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Regular-article-logo Tuesday, 16 April 2024

Rats in Darbhanga ICU killed baby, says dad

Inquiry ordered after bite marks seen on body of 9-day-old who died of septicemia

Shuchismita Chakraborty Patna Published 30.10.18, 06:07 PM
Darbhanga Medical College and Hospital

Darbhanga Medical College and Hospital Source: Darbhanga Medical College and Hospital site

A nine-day-old baby died at of Darbhanga Medical College and Hospital on Tuesday morning and the infant’s father has complained to the district administration that his child was killed by rat bite, a charge the hospital has denied.

The infant was suffering from septicemia (blood infection) and was admitted at the neonatal intensive care unit (NICU) of the hospital on Monday morning in serious condition.

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Darbhanga district magistrate in-charge Kari Prasad Mahto said that Phiran Chaupal, the father of the infant, has sought an inquiry.

“As per the complainant, the baby was admitted at DMCH on Monday morning and today (Tuesday) morning he found that the baby was dead and his hands seemed to have been nibbled by rats,” said Mahto, who seemed surprised how rats could enter the NICU wing of the government hospital.

Mahto said a four-member probe committee, which includes the district development commissioner, has been formed.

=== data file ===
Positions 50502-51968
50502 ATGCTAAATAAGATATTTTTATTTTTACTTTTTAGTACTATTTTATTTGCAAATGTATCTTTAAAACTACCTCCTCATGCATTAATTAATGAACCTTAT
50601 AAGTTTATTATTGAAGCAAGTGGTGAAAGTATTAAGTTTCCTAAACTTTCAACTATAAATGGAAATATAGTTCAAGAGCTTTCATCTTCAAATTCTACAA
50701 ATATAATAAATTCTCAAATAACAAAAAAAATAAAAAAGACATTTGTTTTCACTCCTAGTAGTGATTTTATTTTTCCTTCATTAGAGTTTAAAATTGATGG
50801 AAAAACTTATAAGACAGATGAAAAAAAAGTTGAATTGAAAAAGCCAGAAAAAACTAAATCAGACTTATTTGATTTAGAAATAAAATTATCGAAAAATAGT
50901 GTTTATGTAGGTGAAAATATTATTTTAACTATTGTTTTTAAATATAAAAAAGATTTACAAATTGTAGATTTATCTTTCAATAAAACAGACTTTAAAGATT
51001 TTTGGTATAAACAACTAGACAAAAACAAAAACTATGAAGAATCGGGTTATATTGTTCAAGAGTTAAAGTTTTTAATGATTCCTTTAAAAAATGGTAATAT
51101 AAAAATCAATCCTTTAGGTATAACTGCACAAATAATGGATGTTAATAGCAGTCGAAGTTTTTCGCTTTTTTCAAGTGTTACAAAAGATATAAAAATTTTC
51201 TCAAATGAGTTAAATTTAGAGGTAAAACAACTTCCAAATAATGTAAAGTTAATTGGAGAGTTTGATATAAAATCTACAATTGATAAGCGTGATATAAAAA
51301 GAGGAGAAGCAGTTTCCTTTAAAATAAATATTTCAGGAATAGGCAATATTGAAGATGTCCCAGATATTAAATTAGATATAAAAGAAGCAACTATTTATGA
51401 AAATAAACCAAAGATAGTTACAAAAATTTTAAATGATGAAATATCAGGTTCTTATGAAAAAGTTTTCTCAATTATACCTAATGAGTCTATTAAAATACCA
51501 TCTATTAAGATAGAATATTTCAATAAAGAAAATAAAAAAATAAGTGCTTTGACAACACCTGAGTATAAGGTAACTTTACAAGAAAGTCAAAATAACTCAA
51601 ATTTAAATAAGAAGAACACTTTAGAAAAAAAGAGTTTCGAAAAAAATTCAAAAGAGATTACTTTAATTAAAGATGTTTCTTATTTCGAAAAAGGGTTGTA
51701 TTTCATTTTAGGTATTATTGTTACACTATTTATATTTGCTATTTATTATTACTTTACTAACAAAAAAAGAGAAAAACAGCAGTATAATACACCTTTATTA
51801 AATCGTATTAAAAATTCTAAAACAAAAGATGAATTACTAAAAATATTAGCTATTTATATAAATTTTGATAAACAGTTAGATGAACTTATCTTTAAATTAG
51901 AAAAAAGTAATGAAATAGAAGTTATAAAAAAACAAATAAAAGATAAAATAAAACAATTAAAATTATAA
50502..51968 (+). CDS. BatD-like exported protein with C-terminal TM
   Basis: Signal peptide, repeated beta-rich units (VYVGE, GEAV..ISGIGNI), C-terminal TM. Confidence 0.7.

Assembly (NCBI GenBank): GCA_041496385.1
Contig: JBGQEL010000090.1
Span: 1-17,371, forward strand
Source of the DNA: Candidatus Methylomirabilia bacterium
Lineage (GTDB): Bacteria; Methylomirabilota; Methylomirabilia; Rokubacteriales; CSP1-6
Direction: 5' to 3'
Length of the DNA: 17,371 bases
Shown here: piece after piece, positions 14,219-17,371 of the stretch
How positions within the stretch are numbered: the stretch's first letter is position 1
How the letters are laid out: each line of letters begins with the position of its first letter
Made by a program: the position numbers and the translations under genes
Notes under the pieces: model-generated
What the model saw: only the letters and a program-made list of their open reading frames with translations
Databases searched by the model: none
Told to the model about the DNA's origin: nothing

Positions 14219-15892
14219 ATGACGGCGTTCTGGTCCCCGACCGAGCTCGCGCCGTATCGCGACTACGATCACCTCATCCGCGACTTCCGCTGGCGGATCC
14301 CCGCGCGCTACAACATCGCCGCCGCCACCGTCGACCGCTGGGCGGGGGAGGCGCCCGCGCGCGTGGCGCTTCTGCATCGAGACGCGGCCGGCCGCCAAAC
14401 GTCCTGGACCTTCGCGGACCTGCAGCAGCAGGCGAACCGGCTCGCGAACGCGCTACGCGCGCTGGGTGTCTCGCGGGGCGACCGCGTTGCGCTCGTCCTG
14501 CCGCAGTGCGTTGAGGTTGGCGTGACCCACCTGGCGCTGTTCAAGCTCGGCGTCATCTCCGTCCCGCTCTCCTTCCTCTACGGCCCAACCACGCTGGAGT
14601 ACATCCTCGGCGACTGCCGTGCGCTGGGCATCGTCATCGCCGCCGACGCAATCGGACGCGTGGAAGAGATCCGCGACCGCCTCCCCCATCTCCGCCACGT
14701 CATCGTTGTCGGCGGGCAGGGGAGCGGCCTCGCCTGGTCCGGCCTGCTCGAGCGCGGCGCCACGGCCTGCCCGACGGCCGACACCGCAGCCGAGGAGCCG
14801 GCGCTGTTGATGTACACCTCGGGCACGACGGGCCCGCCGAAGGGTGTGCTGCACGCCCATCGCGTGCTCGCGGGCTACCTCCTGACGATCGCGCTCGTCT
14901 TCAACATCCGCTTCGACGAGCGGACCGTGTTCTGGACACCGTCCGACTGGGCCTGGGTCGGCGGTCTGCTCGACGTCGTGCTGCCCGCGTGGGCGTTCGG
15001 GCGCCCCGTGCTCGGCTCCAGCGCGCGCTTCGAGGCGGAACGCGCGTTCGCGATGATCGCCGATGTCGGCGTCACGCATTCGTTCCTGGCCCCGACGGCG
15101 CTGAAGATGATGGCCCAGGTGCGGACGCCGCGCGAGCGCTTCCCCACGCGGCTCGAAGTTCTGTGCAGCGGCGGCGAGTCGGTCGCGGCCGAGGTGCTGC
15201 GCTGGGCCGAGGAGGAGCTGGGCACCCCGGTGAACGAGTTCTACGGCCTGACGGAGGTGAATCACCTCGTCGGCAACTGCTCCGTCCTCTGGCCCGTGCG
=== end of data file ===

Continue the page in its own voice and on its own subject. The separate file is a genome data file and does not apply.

“The probe committee has been given two days’ time to submit its report. Action will be taken against guilty if the probe committee finds any,” he said.

Mahto said that Phiran, who is from Madhubani district, had addressed the complaint letter to the district magistrate who was likely to join on Wednesday. DMCH superintendent Dr Raj Ranjan Prasad didn’t answer calls from The Telegraph, but the medical college’s principal, Dr H.N. Jha, said the rat-bite claim was false.

“I have spoken to the DMCH superintendent and paediatrics department head of the hospital; they have told me that the infant was suffering from severe septicemia and he was in the last stage when he was admitted on Monday morning,” Jha said.

“An undertaking had also been taken from the parents as the survival chances of the child was minimum. The doctors have told me that the intravenous (IV) catheter that was used for administering fluid and antibiotic to the infant had traces of blood. Sometimes, it is difficult to ascertain the vein position and blood comes out while putting IV catheter. The parents of the child had seen the traces of blood in the IV catheter and had thought that some rats might have nibbled it due to which there was blood. Some political party workers further motivated them to continue creating ruckus to get compensation.”

Jha said that some people were trying to cash in on the statement of DMCH paediatrician Dr Om Prakash who had admitted there were rats in the hospital.

“Where you will not spot rats? In hospital, it is very obvious to find rats as there is dirt everywhere,” Jha said. “Dr Om Prakash’s statement has been twisted.”

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